Cuboid syndrome is also referred to as cuboid subluxation. It affects the cuboid bone, which is one of seven tarsal bones that are located in the back and middle area of the foot. This ailment can occur after the patient has endured an ankle injury, or it may happen gradually from overuse. Common symptoms that are generally experienced can include pain and discomfort on the outside of the ankle, and it is often difficult to walk. Additionally, the affected area may appear swollen, and there may be noticeable overpronation. The joint may be manipulated back into its correct position, and wearing orthotics can help to support the arch. If you have foot pain, it is strongly recommended that you seek the counsel of a podiatrist who can properly diagnose and treat cuboid syndrome.
Cuboid syndrome, also known as cuboid subluxation, occurs when the joints and ligaments near the cuboid bone in the foot become torn. If you have cuboid syndrome, consult with one of our podiatrists from Westside Podiatry Center, LLP. Our doctors will assess your condition and provide you with quality foot and ankle treatment.
Cuboid syndrome is a common cause of lateral foot pain, which is pain on the outside of the foot. The condition may happen suddenly due to an ankle sprain, or it may develop slowly overtime from repetitive tension through the bone and surrounding structures.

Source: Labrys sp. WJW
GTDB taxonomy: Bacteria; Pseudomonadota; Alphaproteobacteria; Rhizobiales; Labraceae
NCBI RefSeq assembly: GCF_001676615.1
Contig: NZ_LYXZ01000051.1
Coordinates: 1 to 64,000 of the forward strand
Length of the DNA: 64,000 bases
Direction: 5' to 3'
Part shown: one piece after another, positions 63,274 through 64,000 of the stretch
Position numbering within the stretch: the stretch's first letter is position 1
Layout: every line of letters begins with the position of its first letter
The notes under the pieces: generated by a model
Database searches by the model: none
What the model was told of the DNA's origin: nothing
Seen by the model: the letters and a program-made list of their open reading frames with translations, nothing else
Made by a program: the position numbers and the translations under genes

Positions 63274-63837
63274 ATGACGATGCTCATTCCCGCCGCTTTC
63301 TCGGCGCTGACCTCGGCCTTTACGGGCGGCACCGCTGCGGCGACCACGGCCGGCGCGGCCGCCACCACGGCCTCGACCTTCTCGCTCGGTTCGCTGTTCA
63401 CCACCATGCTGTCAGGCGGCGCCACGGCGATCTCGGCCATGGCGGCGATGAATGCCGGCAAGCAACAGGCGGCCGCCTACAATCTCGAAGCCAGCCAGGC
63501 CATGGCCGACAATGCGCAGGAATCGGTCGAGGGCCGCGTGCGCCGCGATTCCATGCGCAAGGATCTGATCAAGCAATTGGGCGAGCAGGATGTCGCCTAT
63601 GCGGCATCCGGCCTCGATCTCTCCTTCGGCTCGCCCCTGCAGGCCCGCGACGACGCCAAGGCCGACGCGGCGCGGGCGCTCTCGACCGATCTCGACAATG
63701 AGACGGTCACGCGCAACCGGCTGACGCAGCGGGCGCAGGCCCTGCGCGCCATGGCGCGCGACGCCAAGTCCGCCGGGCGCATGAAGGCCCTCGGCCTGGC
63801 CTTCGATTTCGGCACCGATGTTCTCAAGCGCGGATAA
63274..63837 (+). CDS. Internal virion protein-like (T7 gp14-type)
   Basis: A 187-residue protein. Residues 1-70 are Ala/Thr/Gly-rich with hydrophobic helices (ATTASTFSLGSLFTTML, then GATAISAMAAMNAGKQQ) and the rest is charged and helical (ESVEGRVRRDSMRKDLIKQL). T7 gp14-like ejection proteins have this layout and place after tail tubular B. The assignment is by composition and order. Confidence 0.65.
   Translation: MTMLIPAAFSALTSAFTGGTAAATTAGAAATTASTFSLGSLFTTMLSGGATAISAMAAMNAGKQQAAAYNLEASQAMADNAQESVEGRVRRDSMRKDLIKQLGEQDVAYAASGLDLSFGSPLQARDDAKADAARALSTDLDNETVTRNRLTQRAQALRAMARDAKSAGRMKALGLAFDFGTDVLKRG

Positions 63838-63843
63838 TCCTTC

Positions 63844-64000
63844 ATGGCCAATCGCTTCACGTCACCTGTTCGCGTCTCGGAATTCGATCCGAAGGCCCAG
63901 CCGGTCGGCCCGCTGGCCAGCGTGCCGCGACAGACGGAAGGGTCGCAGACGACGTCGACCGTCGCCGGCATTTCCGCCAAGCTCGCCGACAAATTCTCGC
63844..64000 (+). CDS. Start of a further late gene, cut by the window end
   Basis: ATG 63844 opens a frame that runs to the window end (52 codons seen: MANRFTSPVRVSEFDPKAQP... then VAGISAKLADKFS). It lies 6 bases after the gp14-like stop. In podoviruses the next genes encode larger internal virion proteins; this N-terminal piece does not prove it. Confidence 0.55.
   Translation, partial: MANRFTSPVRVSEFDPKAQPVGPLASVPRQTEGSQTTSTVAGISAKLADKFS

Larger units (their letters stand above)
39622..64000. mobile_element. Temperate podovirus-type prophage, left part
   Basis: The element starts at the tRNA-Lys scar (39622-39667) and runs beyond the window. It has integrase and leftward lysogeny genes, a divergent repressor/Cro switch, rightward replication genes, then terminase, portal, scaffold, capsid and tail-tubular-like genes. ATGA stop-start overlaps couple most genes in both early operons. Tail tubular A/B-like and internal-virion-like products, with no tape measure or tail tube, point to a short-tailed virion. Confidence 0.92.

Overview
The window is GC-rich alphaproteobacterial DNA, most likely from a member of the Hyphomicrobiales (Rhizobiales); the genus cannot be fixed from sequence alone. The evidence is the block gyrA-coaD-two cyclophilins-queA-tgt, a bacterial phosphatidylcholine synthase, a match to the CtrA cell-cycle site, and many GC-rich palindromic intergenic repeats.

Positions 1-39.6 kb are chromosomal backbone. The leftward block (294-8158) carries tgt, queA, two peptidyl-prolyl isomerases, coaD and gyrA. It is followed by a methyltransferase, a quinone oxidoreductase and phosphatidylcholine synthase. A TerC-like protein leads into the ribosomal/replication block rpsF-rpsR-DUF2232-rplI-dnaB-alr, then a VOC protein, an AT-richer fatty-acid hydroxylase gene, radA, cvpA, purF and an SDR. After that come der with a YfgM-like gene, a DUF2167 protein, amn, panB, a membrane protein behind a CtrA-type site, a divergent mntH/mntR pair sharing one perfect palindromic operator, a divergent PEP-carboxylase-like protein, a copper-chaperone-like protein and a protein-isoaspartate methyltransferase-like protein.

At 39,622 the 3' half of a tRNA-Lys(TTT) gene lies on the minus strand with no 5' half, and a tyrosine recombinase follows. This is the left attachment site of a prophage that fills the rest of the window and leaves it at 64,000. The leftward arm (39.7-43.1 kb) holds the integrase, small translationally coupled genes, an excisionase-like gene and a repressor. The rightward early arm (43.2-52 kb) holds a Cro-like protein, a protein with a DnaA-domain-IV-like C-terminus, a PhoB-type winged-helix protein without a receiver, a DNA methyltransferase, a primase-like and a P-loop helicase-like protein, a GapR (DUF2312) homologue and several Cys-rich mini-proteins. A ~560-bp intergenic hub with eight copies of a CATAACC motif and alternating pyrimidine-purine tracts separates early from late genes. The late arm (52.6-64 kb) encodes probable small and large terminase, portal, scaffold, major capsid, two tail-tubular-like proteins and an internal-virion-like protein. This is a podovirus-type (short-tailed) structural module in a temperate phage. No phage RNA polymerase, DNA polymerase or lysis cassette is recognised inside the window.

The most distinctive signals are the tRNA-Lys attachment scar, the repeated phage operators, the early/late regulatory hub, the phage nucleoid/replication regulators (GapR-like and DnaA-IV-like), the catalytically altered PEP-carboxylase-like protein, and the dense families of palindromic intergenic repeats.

The most common causes of cuboid syndrome include:
- Injury – The most common cause of this ailment is an ankle sprain.
- Repetitive Strain – Tension placed through the peroneus longus muscle from repetitive activities such as jumping and running may cause excessive traction on the bone causing it to sublux.
- Altered Foot Biomechanics – Most people suffering from cuboid subluxation have flat feet.
A common symptom of cuboid syndrome is pain along the outside of the foot which can be felt in the ankle and toes. This pain may create walking difficulties and may cause those with the condition to walk with a limp.
Diagnosis of cuboid syndrome is often difficult, and it is often misdiagnosed. X-rays, MRIs and CT scans often fail to properly show the cuboid subluxation. Although there isn’t a specific test used to diagnose cuboid syndrome, your podiatrist will usually check if pain is felt while pressing firmly on the cuboid bone of your foot.
Just as the range of causes varies widely, so do treatments. Some more common treatments are ice therapy, rest, exercise, taping, and orthotics.
If you have any questions, please feel free to contact one of our offices located in Liverpool, Camillus, Skaneateles, Oswego, and Cicero, NY. We offer the newest diagnostic and treatment technologies for all your foot care needs.
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